The mortality of a nation's better known son is sobering, because it reminds us that man is appointed to death. "And as it is appointed unto men once to die, but after this the judgment" (Hebrews 9:27). Wealth, fame, breeding, or background do not affect the fact that all men are appointed to die. "What man is he that liveth, and shall not see death? shall he deliver his soul from the hand of the grave?" (Psalm 89:48). God's Providence ordained the timing and circumstances of the brief flight that killed the three occupants of that small plane. "Are not two sparrows sold for a farthing? and one of them shall not fall on the ground without your Father" (Matthew 10:29). Panels of experts may theorize over the precipitous descent of Kennedy's plane, and pundits may assert that they would not have chosen to make such a flight; but, in the end, our living or dying is in the LORD's hands. "O LORD, I know that the way of man is not in himself: it is not in man that walketh to direct his steps" (Jeremiah 10:23).
All men know, in theory, that they will eventually die; but, only a wise man lives his life like he must eventually stand before the Judgment Seat of God. "For to me to live is Christ, and to die is gain" (Philippians 1:21). Whatever the eternal destiny of John F. Kennedy, Jr., his wife, and sister-in-law, it is certain that they would all now agree that the most important thing in life is that a man ought to trust God, i.e., "But without faith it is impossible to please Him: for he that cometh to God must believe that He is, and that He is a Rewarder of them that diligently seek Him" (Hebrews 11:6). The LORD Jesus Christ illustrated the Truth that men should not trust in "uncertain riches" (1Timothy 6:17) by telling the story of the rich man and Lazarus, where the rich man was rewarded with eternal torment for not trusting God. "29 Abraham saith unto him, They have Moses and the prophets; let them hear them. 30 And he said, Nay, father Abraham: but if one went unto them from the dead, they will repent. 31 And he said unto him, If they hear not Moses and the prophets, neither will they be persuaded, though one rose from the dead" (Luke 16:29-31).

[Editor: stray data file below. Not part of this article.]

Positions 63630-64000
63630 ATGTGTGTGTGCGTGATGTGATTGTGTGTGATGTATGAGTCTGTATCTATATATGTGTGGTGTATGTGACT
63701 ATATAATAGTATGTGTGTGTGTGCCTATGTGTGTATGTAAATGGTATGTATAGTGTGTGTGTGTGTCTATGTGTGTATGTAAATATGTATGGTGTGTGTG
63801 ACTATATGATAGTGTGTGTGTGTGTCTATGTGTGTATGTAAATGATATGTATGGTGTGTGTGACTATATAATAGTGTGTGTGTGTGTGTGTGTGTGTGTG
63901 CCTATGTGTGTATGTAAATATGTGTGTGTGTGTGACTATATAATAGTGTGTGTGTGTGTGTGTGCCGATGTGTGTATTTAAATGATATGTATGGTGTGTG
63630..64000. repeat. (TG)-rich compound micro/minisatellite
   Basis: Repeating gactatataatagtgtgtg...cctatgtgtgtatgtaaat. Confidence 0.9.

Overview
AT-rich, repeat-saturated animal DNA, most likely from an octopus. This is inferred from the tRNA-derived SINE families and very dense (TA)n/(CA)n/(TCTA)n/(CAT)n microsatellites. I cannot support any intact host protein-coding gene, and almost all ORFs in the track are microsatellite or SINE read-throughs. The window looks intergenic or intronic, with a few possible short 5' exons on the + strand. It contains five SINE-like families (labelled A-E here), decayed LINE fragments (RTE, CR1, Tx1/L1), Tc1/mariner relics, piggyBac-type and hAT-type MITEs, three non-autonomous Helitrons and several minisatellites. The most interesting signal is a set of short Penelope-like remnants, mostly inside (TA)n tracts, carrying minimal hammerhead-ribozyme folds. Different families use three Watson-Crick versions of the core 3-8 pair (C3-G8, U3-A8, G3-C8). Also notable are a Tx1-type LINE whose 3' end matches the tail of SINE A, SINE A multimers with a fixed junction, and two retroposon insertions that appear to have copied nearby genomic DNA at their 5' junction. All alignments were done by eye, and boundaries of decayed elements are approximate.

We have such short memories. In order for any particular event to have much impact, we must act quickly, when the memory is fresh. "Whereas ye know not what shall be on the morrow. For what is your life? It is even a vapour, that appeareth for a little time, and then vanisheth away" (James 4:14). The picture of that small son of a fallen president standing at attention, saluting his father's passing casket, ought to remind us to trust God. "For therein is the righteousness of God revealed from faith to faith: as it is written, The just shall live by faith" (Romans 1:17). The best time for Saint or sinner to seek God, is now. "Seek ye the LORD while He may be found, call ye upon Him while He is near" (Isaiah 55:6). Cultivate now an active faith in God. "We trust in the Living God, Who is the Saviour of all men, specially of those that believe" (1Timothy 4:10). "Seek ye out of the Book of the LORD, and read" (Isaiah 34:16) for the substance of your faith. "So then faith cometh by hearing, and hearing by the Word of God" (Romans 10:17).
May the memory of the present events cause us to seek God. "And ye shall seek Me, and find Me, when ye shall search for Me with all your heart" (Jeremiah 29:13).